Border Control

Trump lobbies for Dem support of immigration plan even while using hardline rhetoric
Can POTUS have it both ways on a proposal that appears mostly about his re-election campaign?

President Donald Trump, here with South Korean President Moon Jae-in in the Rose Garden in June 2017, unveiled his latest immigration overhaul plan on Thursday. Not even GOP lawmakers voiced support, however. (Alex Wong/Getty Images file photo)

President Donald Trump on Friday lobbied for Democratic votes for an immigration plan that appears to have no traction while also throwing the kind of red-meat rhetoric toward his base that turns off those very Democrats.

In a morning tweet during a rare overnight stay at Trump Tower in New York, the president appeared be referring to polls like an April Washington Post-ABC News survey that showed a 17 percent jump in the number of Democrats who view the spike in migrant families showing at the U.S.-Mexico border as a crisis. U.S. Customs and Border Patrol officials say they made 100,000 apprehensions at the border in March, the biggest number in 12 years.

Nearly half seeking exclusions from new Trump tariffs on China get preliminary OK
The roughly 46.5 percent success rate is a sign trade officials are open to company arguments requesting relief from tariffs

A container ship sits docked at the Port of Oakland on May 13, 2019 in Oakland, California. China retaliated to U.S. President Donald Trump's 25 percent tariffs on $250 billion of Chinese goods entering the United States with a 25 percent tariff on $60 billion of U.S. goods entering China. The U.S. Trade Representative’s Office has given preliminary approval to 40 percent of companies seeking exclusions. (Justin Sullivan/Getty Images)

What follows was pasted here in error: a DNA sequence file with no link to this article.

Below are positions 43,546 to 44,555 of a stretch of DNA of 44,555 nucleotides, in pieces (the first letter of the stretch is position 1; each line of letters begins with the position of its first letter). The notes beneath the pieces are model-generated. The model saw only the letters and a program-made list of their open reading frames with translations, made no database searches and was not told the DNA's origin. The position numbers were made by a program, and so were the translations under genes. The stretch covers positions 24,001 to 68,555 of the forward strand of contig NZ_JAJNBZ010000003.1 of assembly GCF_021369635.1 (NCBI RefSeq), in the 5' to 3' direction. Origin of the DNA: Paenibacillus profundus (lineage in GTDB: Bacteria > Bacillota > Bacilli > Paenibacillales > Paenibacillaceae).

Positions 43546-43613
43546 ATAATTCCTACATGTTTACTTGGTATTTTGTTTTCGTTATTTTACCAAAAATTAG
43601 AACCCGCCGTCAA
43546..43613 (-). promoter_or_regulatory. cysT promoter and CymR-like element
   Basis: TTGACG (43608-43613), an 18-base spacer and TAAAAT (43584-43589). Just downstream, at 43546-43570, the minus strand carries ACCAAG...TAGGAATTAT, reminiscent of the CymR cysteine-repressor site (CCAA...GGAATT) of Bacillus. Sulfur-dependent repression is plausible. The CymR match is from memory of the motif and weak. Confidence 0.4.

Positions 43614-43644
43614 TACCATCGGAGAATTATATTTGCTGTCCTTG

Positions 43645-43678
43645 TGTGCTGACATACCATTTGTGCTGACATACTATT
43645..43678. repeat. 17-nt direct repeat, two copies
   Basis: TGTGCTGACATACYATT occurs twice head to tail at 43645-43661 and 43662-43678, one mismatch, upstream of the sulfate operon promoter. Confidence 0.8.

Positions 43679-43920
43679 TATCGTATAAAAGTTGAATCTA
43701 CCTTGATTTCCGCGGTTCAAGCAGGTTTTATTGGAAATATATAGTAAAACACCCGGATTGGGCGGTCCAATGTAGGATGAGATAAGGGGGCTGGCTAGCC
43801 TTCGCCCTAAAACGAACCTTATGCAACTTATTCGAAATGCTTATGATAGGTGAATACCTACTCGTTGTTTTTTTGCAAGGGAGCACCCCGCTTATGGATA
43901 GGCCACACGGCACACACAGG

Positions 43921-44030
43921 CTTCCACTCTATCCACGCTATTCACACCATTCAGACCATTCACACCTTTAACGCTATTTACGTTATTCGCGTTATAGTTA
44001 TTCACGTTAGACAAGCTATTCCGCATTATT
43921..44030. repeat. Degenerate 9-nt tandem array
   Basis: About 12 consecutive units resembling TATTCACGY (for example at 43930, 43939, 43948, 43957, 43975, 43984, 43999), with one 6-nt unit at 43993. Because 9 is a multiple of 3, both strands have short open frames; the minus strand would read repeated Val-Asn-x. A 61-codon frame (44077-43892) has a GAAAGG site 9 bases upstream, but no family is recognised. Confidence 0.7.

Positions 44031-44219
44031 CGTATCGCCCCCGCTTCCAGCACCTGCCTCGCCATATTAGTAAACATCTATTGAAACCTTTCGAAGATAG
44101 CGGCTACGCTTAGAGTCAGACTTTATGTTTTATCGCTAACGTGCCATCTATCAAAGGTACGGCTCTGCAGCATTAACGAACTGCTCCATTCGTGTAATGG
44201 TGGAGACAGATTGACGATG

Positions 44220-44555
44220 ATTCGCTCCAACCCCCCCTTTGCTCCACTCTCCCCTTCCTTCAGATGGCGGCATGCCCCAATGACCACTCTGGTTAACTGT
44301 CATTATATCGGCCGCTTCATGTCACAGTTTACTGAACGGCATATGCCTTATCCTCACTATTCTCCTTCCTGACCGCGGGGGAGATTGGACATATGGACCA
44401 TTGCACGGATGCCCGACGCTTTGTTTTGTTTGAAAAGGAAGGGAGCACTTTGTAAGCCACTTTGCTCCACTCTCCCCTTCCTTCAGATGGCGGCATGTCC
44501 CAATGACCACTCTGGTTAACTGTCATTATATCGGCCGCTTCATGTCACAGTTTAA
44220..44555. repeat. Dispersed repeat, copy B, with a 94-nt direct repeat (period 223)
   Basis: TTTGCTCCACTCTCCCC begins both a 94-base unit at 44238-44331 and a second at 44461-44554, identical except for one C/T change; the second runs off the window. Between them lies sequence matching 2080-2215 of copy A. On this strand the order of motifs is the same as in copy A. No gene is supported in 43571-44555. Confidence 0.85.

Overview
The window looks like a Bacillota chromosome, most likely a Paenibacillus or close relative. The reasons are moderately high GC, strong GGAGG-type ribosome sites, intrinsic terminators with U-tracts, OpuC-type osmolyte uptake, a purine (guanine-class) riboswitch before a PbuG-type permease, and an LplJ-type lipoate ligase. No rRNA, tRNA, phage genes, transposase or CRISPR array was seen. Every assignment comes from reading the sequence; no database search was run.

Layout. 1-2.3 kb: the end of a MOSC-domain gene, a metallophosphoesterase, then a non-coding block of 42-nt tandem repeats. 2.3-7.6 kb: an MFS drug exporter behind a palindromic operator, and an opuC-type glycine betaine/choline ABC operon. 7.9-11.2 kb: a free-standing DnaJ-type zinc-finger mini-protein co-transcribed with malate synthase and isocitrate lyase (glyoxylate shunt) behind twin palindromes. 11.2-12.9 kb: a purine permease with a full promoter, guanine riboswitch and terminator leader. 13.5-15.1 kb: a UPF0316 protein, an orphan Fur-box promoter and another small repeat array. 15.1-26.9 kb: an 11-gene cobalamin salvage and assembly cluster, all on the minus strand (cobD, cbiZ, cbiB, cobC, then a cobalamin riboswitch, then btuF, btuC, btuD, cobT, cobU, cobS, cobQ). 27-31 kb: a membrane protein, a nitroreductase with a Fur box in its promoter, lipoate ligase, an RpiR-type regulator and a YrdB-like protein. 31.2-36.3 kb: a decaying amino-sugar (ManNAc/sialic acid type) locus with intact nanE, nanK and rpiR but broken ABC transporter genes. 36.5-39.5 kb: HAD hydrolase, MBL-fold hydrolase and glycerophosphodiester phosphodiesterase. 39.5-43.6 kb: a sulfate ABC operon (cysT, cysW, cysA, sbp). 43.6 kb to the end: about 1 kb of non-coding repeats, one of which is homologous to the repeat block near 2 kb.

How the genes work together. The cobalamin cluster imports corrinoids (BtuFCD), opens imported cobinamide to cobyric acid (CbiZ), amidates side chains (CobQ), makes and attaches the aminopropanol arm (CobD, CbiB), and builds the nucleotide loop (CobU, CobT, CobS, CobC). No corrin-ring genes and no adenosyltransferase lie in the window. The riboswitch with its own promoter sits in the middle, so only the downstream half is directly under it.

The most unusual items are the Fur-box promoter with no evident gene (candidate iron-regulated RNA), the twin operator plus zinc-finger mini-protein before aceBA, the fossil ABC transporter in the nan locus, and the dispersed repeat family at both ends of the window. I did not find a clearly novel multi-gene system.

Companies hoping to sidestep the recent increase in tariffs on many imports from China may take heart from data released by the U.S. Trade Representative’s Office: More than 40 percent of those seeking exclusions for specific products have won at least a preliminary thumbs-up.

Of the 13,757 requests for exclusions of specific products from tariffs as of May 10, the USTR has reached a preliminary decision on 13,007, granting 1,957 and giving 4,089 approval in an initial substantive review. Almost 7,000 requests were denied.

Rep. Hunter pretends to cross the Mexico border and gets called out for violating ‘parole’
California Republican recorded video as part of a ride-along with Customs and Border Patrol

Rep. Duncan Hunter, R-Calif., and his Democratic challenger got in a row over the congressman’s apparent claim that he crossed a U.S.-Mexico border barrier. (Bill Clark/CQ Roll Call file photo)

California Republican Rep. Duncan Hunter and his Democratic challenger Ammar Campa-Najjar traded Twitter barbs Thursday over a video Hunter posted in which he appeared to suggest he was crossing the southern border into Mexico.

Campa-Najjar sent an email to the Times of San Diego, with the subject line: “Hunter breaks the law violates parol,” meaning parole.

Democrats worry Trump will replace Nielsen with an immigration hard-liner
White House aides struggle to clearly explain what president wants from replacement

Kirstjen Nielsen is on her way out as Homeland Security secretary. (Tom Williams/CQ Roll Call file photo)

Democratic lawmakers are concerned Donald Trump will replace outgoing Homeland Security Secretary Kirstjen Nielsen with an immigration hard-liner, but the White House has yet to clearly explain what the president wants her successor to do differently.

Nielsen’s coming departure will only complicate the Senate calendar, adding another senior administration position the chamber might have to process in coming weeks or months. Senators on the relevant oversight panels will be taken away from other work — such as annual spending bills — to focus on grilling nominees.

Nielsen out as Homeland Security chief
Trump faulted her for not clamping down on illegal border crossings

Homeland Security Secretary Kirstjen Nielsen is reportedly leaving her post. (Tom Williams/CQ Roll Call file photo)

Updated 6:59 p.m. | President Donald Trump announced Sunday that Homeland Security Secretary Kirstjen Nielsen is leaving his administration.